It landed “like a Zeppelin bomb”. Such was Siegfried Sassoon’s response to the appearance, in November 1929, of Robert Graves’s memoir of the first world war, Good-bye to All That. Sassoon did not intend the remark as a compliment. Reading Graves’s work had made him feel that his sometime friend had “rushed into the room and kicked [his] writing table over, thrown open all the windows” and “let in a big draught”. Sassoon’s friend and fellow poet Edmund Blunden concurred: Graves had gone about the business of recollecting his wartime experience with a bewildering disregard for accuracy and with all the delicacy of a “bull in a china shop”.

It is reasonably well known that Sassoon and Blunden responded to Graves’s assault by marking an edition of his book with a series of corrective annotations. What is less well known is that Sassoon kept a personal copy, which contained more vituperative asides: “rot”, “fiction”, faked”, “skite”.

Related: The 100 best nonfiction books: No 44 – Goodbye to All That by Robert Graves (1929)

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Poem of the week: R Alcona to J Brenzaida by Emily Brontë

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Although set in the young author’s fantasy realm of Gondal, there is a maturity to the portrait of grief here that is a long way from juvenilia


R Alcona to J Brenzaida

Cold in the earth, and the deep snow piled above thee!
Far, far removed, cold in the dreary grave!
Have I forgot, my Only Love, to love thee,
Severed at last by Time’s all-wearing wave?

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Gardening with the red trousers brigade | Brief letters

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Interest rates | Poetry in newspapers | Minister spotting | Cat names

Some 35 years ago I was a researcher at London Business School, sharing our sole computer with the renowned (or infamous) Economic Forecasting Unit, led by Terry, later Lord, Burns, before he was appropriated by Margaret Thatcher to advise the government. I well recall the announcement (though not the reason for it) by an EFU colleague: “We will never see single interest rates again.” If there is one observation I have made since, it is that all worldly things are subject to sudden, radical upheaval (Interest rate ‘will remain low for next 20 years’, 10 August).
Philip Dowell
Bridport, Dorset

• Absolutely agree with Fr Julian Dunn (Letters, 10 August). Please bring back the Saturday poems; and reviews and articles about poetry and poets. The poetic spirit of the old Saturday Review is sorely missed.
Clare Addison
Oxford

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National Portrait Gallery buys painting of young Dylan Thomas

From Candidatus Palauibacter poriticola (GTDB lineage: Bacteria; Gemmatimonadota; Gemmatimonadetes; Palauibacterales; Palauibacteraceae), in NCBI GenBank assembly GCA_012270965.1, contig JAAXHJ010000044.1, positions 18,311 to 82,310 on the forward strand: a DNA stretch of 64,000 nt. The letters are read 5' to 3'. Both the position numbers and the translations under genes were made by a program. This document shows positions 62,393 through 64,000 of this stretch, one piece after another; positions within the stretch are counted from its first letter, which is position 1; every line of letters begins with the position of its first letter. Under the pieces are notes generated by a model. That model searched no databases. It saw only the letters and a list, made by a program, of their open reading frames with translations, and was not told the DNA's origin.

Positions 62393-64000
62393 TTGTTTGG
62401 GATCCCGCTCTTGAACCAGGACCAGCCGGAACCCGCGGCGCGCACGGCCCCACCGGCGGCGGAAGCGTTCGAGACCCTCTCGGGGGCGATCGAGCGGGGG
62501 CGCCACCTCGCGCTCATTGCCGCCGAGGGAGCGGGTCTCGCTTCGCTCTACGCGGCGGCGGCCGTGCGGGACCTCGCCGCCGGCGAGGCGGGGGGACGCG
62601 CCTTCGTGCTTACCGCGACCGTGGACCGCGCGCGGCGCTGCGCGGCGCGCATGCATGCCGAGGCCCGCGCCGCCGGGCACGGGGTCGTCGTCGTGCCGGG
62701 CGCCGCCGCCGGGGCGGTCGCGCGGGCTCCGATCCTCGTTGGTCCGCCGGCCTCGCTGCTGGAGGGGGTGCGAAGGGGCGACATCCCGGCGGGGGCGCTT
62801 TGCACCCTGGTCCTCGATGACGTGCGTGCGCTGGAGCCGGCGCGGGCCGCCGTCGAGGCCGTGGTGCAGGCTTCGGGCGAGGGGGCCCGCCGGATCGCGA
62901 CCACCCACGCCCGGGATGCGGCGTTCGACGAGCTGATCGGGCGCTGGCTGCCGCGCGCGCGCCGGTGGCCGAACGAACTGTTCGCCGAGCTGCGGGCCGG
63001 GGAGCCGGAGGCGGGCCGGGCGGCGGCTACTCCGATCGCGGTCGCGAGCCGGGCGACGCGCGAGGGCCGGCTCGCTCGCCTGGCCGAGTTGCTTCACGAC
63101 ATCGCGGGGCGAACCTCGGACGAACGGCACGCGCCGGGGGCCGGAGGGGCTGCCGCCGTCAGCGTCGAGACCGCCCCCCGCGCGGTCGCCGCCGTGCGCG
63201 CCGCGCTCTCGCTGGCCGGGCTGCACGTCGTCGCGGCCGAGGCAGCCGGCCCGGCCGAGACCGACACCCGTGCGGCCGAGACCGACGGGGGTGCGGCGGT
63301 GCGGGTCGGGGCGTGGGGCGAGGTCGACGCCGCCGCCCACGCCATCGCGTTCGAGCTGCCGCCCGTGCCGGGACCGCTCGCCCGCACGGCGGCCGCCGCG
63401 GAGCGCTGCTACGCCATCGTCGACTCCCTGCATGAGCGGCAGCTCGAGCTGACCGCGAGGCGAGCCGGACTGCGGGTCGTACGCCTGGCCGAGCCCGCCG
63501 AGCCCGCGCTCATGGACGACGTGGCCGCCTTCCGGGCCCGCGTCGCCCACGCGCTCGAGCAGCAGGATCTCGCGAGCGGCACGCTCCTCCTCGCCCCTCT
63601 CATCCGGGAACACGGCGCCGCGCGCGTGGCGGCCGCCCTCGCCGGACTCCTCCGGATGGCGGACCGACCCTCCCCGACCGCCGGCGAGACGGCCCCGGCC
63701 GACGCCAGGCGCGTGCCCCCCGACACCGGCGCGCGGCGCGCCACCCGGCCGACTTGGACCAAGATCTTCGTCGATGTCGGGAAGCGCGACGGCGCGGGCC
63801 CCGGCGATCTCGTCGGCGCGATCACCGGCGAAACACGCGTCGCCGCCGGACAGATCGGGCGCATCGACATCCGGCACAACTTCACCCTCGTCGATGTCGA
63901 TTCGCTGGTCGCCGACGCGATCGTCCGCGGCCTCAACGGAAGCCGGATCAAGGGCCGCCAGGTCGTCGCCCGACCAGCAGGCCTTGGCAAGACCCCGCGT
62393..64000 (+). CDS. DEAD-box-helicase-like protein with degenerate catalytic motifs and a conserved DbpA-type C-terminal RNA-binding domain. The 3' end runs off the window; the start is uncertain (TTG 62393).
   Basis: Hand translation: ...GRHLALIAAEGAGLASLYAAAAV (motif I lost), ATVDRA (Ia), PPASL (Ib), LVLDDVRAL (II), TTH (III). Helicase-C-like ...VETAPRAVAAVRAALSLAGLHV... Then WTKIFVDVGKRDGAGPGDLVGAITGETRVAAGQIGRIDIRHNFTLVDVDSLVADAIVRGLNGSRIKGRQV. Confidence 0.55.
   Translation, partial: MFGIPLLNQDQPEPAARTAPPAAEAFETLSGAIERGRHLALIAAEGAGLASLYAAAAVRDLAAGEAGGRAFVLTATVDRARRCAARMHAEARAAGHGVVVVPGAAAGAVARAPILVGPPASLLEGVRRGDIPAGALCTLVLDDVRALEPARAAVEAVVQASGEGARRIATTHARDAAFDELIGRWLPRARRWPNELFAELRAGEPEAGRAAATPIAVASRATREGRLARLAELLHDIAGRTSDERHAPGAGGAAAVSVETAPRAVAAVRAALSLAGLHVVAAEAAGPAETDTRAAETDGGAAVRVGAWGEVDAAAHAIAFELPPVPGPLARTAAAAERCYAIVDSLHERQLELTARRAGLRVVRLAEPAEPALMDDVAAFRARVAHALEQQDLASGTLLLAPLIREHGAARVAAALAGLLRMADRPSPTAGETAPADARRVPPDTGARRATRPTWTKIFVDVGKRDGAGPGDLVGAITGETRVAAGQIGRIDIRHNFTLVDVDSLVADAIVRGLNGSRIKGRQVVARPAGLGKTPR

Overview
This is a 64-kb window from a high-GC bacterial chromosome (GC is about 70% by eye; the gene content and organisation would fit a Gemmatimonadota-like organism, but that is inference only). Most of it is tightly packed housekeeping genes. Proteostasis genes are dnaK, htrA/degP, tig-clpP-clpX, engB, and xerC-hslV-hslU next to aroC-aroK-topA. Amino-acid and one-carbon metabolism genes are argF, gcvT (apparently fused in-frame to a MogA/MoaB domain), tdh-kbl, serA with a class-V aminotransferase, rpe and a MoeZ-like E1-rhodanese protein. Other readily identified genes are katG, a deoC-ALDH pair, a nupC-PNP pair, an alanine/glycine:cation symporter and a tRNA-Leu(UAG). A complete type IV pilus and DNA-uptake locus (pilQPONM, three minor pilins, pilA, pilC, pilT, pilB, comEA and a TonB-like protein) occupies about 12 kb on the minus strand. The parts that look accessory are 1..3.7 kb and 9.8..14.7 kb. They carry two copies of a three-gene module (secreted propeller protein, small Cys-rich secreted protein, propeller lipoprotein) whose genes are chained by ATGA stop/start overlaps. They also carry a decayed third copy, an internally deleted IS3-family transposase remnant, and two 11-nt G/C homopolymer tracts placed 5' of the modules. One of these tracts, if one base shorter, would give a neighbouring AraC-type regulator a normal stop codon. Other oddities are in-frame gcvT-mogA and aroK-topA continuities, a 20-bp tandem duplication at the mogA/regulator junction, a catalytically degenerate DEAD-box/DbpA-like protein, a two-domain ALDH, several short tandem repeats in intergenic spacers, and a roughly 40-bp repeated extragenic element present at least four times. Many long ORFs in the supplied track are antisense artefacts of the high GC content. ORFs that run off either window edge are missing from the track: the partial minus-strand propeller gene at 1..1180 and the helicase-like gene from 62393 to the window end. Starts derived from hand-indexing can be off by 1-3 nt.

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Cherubic painting by the Welsh poet’s friend Augustus John has been acquired for £214,750

A portrait of a young Dylan Thomas, with red curly locks and a fresh, butter-wouldn’t-melt expression, has been acquired for the National Portrait Gallery.

The cherubic painting, by Thomas’s friend Augustus John, has been on long-term loan and permanent display at the gallery for 20 years.

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On my radar: Andrew McMillan’s cultural highlights

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The poet and winner of the Guardian First Book award on the joys of Liberty of London, Robyn, and this year’s most arresting voices

Andrew McMillan was born in South Yorkshire in 1988. He studied English at Lancaster University followed by an MA in modernism from University College London. His debut full-length poetry collection, physical, was published in July 2015 and is the first poetry collection to win the Guardian First Book award; it also won the Fenton Aldeburgh First Collection prize, a Somerset Maugham award and a Northern Writers’ award.McMillan is senior lecturer at the Manchester Writing School at Manchester Metropolitan University, and lives in the city. His second collection, playtime (Jonathan Cape, £10), is out now.

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Poem of the week: Song at the Beginning of Autumn by Elizabeth Jennings

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The first intimations of a change in the seasons prompt a lyrical reflection on what is being named

Song at the Beginning of Autumn

Now watch this Autumn that arrives
In smells. All looks like Summer still;
Colours are quite unchanged, the air
On green and white serenely thrives.
Heavy the trees with growth and full
The fields. Flowers flourish everywhere.

Related: Poem of the week: Leaving home at 10 by Harry Garuba

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Alexander Pope designed Marble Hill garden, says historian

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Manuscript note has linked the 18th century poet to one of lost gardens of Georgian England

Two words in faded brown ink on the back of a translation of Homer’s Odyssey have linked the 18th century poet Alexander Pope to the design of a grand garden created for one of his best friends, Henrietta Howard, a mistress of George II.

Emily Parker, a landscape historian, said the words “Plum Bush” jumped off the page at her as she pored over Pope’s manuscripts in the British Library, looking for proof that he had indeed designed one of the great lost gardens of Georgian England.

Related: English Heritage plans to restore ‘great lost garden’ of Alexander Pope

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Poem of the week: Spathes by Loretta Collins Klobah